To investigate the spectral origin of this strong infrared contrast, we employ a fully spectroscopic mode of the s-SNOM, recently termed nano-FTIR (nanoscale Fourier transform infrared spectroscopy)26,27 that registers broad near-field spectra at each sample position, here one on a BP ellipsoid and one on TFP next to it (Fig. 3, as marked in the left inset). A Lorentzian fit to each spectrum confirms the two distinctly different vibrational resonances on the BP ellipsoid, peaked at 906 cm−1 (green curve), and on the surrounding TFP, peaked at 904 cm−1 (blue curve). These frequencies agree well with literature values of TFP and BP pentacene23,24. A vertical, dashed line in the spectra of Fig. 3 indicates the specific frequency used for monochromatic imaging in Fig. 2b (907.1 cm−1, CO2 laser line P08). At this frequency, the nano-FTIR absorption on the BP ellipsoid (green curve, Fig. 3) is more than twice as high compared with the surrounding TFP material (blue curve), explaining the bright contrast observed in Fig. 2b.

Figure 3: Structural phases can be distinguished by an infrared resonance shift.
figure 3

Nano-FTIR spectra (data points) of a 40-nm thick pentacene film on SiO2/Si substrate taken at two different positions that are marked in the left inset, taken from Fig. 4b (on ellipsoid—green and off ellipsoid—blue). For each spectrum, 20 interferograms with 5 min acquisition time each were averaged. We chose to record 4.8-mm long interferograms to attain 2.1 cm−1 spectral resolution (interferometer configuration as in ref. 26, Fig. 1). As seen from the Lorentzian fits (curves) to the data, the spectrum taken on the BP ellipsoid (green curve) clearly shows a higher resonance frequency (906 cm−1) than that of surrounding TFP (904 cm−1, blue curve). The CO2 laser lines (P08, P12) used for monochromatic imaging (Figs 2 and 4) are indicated by vertical dashed lines. The right inset sketches the principle of back-scattering SNOM.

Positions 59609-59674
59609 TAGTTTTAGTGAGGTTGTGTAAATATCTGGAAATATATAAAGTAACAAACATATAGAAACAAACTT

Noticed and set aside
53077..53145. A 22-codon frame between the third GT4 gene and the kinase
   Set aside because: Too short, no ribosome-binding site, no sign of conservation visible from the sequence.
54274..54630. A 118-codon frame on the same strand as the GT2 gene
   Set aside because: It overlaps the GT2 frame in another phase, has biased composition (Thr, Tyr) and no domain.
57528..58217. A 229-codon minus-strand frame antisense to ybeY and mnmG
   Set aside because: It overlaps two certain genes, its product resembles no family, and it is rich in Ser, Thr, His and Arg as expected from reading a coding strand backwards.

For a final verification of the optical response of the BP features observed in Fig. 2b, we applied the monochromatic imaging mode of the s-SNOM to a smaller sample area, with both the previous (Fig. 4a–c) and a slightly shifted illumination frequency (Fig. 4e,f). As expected, changing from 907.1 cm−1 to 903.7 cm−1, near the TFP resonance23,24, results in a reversion of the infrared amplitude contrast (cf. Fig. 4e). This invertible contrast proves that (i) infrared s-SNOM can selectively highlight either BP or TFP pentacene simply by choice of the infrared frequency, and that (ii) BP and TFP domains coexist on a ca. 300-nm length scale and seem to be not at all correlated to the well-known grain structure. This experimental finding is very surprising, as it allows us to conjecture that BP pentacene nucleates in the form of nanometre inclusions within, rather than on top of, TFP pentacene. BP seeds seem hidden in the morphology of the TFP and grow with storage time, as indicated by our X-ray analysis above (Fig. 1). In addition, s-SNOM imaging of a thick pentacene film (120 nm average thickness) shows that pentacene BP aggregates forming on top of the thick film18 act as growth seeds for BP nucleation throughout the film underneath (see Supplementary Fig. 1). The strong infrared contrasts of our s-SNOM images appear homogeneous within BP ellipses as well as among ellipses. As the probing depth of s-SNOM is of the order of the tip diameter10, here 20–30 nm, the observed homogeneity suggests that BP material in the ellipses is not mixed with TFP and extends through the full film depth.

Figure 4: Infrared contrast and topographic depression confirm BP nucleation.
figure 4